In my twenties, I tried to get serious about writing. My husband showed his support by buying me an electric typewriter (oooh). I wrote short stories and sent them to magazines like Redbook. I subscribed to Writer's Digest. I even took a correspondence course on creative writing. During that time, I think I sold a couple of one-paragraph items to Organic Gardening, and that was about it.
A few years and two babies later, I managed to land a writing job of sorts, reporting "social news" for a free advertiser that needed some filler. (I was so professional at my interview that I brought my infant daughter along, who cried. The secretary had to hold her while the editor talked to me.) My "column" took the form of "The
- ." Apparently, everyone likes to see their name in the paper, even if all they did was attend a baby shower. For my efforts, I was paid something like fifteen cents a column inch. I asked if I could supply the paper (which was called The Paper but not ironically) with a feature, and they said sure. I was pretty proud of that piece, but the resulting payment did not seem to match the amount of effort put forth.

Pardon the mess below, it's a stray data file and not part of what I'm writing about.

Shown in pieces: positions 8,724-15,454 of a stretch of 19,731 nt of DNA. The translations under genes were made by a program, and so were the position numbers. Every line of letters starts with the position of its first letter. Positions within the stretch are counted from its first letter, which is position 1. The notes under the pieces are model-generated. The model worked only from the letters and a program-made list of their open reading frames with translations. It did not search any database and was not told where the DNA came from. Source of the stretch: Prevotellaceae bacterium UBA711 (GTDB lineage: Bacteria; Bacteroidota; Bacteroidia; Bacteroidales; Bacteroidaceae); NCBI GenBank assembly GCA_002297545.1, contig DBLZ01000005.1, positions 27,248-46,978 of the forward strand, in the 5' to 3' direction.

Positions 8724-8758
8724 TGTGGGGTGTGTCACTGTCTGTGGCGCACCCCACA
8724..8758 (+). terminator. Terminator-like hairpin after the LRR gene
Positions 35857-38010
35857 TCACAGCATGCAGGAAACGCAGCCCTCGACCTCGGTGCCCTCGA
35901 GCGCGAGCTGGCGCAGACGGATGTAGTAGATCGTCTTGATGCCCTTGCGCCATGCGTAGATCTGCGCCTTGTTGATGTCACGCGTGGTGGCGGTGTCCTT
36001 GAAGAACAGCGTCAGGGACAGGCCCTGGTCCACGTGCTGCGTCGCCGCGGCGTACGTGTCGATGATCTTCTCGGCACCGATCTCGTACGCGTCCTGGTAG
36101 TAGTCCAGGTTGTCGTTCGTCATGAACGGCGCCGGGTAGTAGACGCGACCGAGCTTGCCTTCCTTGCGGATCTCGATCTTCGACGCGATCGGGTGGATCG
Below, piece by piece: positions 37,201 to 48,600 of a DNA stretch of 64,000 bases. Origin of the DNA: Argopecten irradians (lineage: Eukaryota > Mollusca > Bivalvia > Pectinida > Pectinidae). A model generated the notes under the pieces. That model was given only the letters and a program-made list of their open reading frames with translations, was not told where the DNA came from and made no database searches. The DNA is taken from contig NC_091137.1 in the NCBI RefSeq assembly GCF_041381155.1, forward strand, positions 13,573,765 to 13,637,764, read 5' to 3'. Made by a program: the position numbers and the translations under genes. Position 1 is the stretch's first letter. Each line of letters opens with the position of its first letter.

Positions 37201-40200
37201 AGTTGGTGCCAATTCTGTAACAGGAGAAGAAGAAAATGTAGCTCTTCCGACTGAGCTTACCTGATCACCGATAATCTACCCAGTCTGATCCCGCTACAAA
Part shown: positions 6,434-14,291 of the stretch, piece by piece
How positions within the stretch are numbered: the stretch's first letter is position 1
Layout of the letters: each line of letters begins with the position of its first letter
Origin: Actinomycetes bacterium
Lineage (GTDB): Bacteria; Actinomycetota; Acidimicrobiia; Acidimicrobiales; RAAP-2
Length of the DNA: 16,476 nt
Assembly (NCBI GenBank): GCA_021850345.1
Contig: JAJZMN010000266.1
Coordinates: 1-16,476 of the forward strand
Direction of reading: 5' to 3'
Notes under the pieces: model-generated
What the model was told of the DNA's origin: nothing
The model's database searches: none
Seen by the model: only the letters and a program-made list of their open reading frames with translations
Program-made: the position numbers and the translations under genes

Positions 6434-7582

But then the editor of our local newspaper asked me to write a weekly article. These articles were about local individuals who had done something noteworthy, like win a contest or work somewhere unusual or develop a hobby. The base pay was more like $25 per article PLUS $.75 a column inch. Astronomical! Since I considered myself a freelancer, I agreed, but when my first article came out, I was promptly fired by The Paper.
I saved the clippings of the articles I wrote over the next couple of years, but I'm not brave enough to reread them. I'm sure they weren't very good - I didn't understand the concept of hooking the reader with a great opening line (by the looks of this post, I still don't). All I did was try to fit all my notes into the article to increase its size. I took a photography course, so I was able to supply equally bad photos to go with my articles. And I died a little each time an article was published. It was a small town and appearing on the front page once a week felt like I was parading down Main Street stark naked.
That editor gave me some good advice: Never give your work away. And he made it clear I was free to write for other publications. And so I did. During that time, I became master of the query letter. I managed to publish an article in Soybean Digest and one in Organic Gardening. I also worked for The Farmer's Exchange as a stringer. The most exciting thing, however, was when the editor of Acres, USA called. Wow, an editor had contacted me about doing a story! I felt I was on my way.